Teonge was kept waiting in London and Warwickshire for orders to make a second voyage, which eventually came on 11 April 1678. However, it was not until 2 May that he caught up at Gravesend with his ship, the Bristol (547 tons, built in 1653, commanded by Captain Antony Langston, whom he already knew and liked), by which time he had only 6d. in his pocket. He had earned by his first voyage £57 for his groats (4d. per lunar month for every man on board) and a net £17 8s. 6d. in pay at the rate for an ordinary seaman.[9]

Things did not go so well on the second voyage. Teonge had hoped the Bristol would be sent back to Virginia, from where she had come. Instead, after a short trip ferrying soldiers to Ostend, she was ordered to the West Mediterranean, where the "Algerine" Barbary corsairs of Algiers were being as troublesome as the Tripolines of two years before. There was an unpleasant incident when a volunteer, Lord Mordaunt, sought to preach a sermon in Teonge's place: "I found the zealous Lord with our Captain, whom I did so handle in a smart and short discourse that he went out of the cabin in great wrath."[10] Later the captain confined the master of the ship to his cabin for insubordination. There was an exchange of commands in Port Mahon, Minorca, when Teonge followed Langston onto the 64-gun Royal Oak (1107 tons, built in 1674, wartime complement 390). There were some pleasant meetings with old shipmates, as the Assistance was in port as well. But by then, deaths aboard the Royal Oak were becoming frequent, and on 19 March 1678 Captain Langston himself died in Alicante Roads. By the time the Royal Oak reached England at the end of May 1679, the lives of over 60 crew had been lost, and on 30 May, "we sent to shore [at Dover] thirty-two sick men – pitiful creatures."[11] Teonge received his pay on 22 June, but had to wait for his groats until Michaelmas (29 September).[12]

Manuscript and editions[edit]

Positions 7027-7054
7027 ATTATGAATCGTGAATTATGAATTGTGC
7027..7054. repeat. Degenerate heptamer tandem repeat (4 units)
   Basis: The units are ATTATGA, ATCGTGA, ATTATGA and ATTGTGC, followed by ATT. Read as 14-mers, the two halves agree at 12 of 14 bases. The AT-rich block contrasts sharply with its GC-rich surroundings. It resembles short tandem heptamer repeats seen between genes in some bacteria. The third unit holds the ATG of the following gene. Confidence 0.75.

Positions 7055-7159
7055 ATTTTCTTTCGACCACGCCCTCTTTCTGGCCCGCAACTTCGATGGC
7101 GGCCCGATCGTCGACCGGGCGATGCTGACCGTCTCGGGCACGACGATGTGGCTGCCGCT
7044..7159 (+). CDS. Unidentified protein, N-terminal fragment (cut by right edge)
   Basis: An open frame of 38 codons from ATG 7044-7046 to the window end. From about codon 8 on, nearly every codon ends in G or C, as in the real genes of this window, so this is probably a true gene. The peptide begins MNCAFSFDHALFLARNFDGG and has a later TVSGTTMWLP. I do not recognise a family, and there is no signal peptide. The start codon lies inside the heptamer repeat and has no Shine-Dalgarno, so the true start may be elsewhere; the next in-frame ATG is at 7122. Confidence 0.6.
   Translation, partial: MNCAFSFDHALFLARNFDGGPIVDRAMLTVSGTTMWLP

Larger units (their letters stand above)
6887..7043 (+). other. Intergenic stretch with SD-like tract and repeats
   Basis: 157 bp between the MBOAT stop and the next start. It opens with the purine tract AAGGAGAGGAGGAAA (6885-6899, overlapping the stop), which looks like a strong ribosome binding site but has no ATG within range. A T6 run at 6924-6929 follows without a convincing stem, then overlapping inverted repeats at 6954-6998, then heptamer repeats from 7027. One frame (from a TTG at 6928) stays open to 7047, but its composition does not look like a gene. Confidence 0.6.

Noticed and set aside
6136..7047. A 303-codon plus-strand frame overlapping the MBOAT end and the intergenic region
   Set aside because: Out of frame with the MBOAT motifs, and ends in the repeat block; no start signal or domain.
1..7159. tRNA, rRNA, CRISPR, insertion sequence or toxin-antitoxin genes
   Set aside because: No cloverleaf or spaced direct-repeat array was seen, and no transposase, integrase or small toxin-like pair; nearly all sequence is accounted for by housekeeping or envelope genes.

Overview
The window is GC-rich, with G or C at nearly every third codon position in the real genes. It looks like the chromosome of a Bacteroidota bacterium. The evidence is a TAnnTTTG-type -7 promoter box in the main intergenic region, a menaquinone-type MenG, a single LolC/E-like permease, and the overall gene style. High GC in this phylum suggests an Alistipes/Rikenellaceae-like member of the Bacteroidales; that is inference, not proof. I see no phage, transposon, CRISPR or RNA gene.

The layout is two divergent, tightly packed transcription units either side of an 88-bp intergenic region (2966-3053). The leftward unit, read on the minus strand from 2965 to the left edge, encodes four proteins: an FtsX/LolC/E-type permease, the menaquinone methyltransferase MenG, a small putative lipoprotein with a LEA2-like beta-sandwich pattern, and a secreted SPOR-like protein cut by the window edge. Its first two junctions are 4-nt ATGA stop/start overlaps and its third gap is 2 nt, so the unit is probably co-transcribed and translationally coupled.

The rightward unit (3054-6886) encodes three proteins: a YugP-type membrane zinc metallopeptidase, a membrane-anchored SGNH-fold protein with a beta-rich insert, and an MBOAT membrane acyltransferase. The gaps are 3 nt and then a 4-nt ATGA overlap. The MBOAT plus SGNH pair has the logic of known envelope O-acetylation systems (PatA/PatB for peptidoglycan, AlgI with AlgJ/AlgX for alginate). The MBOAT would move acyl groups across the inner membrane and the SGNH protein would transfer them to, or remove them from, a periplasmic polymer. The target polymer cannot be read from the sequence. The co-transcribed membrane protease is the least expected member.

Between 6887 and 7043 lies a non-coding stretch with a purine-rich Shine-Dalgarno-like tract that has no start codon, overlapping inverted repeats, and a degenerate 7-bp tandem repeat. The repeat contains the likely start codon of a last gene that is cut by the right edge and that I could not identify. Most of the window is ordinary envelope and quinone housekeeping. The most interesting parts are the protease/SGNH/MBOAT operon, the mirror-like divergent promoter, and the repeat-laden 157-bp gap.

The diary passed after Teonge's death to a certain John Holyoake, probably the man of that name who was mayor of Warwick in 1699–1700 and whose uncle had property in Spernall. It was not published until 1825.[13] The manuscript then disappeared, which prompted allegations that it was a forgery, but it re-emerged at a Sotheby's auction in London in 1918. The 1927 scholarly edition edited by G. E. Manwaring under the eye of series editors Edward Denison Ross and Eileen Power has an informative introduction and notes. It was reprinted in 2005.[14]

References[edit]

  1. ^ Retrieved 9 March 2010; Retrieved 9 March 2010; J. D. Davies: ‘Teonge, Henry (1621–1690)’, Oxford Dictionary of National Biography, online e. (Oxford: Oxford University Press, September 2004 Retrieved 5 September 2010.
  2. ^ "Teonge, Henry (TN639H)". A Cambridge Alumni Database. University of Cambridge. 
  3. ^ G. E. Manwaring: Introduction. In: The Diary of Henry Teonge Chaplain on Board HM’s Ships Assistance, Bristol and Royal Oak 1675–1679. The Broadway Travellers. Edited by Sir E. Denison Ross and Eileen Power. London: Routledge, 1927, pp. 1 ff.
  4. ^ http://www.british-history.ac.uk/report.aspx?compid=57006. Accessed 9 March 2010.
  5. ^ Introduction, pp. 8–10; [1]. Retrieved 1 September 2010.
  6. ^ Diary, p. 230.
  7. ^ The Relation of a Journey begun AD 1610, in four books. London, 1615.
  8. ^ Introduction, pp. 25–26; Diary, p. 197.
  9. ^ Introduction, p. 26.
  10. ^ Diary, pp. 226–27.
  11. ^ Diary, p. 255.
  12. ^ Diary, pp. 257–58
  13. ^ The Diary of H. Teonge, Chaplain on board his Majesty’s Ships Assistance, Bristol, and Royal Oak Anno 1675 to 1679 ... With biographical and historical notes. London: Charles Knight, 1825.
  14. ^ ISBN 978-0-415-34477-7.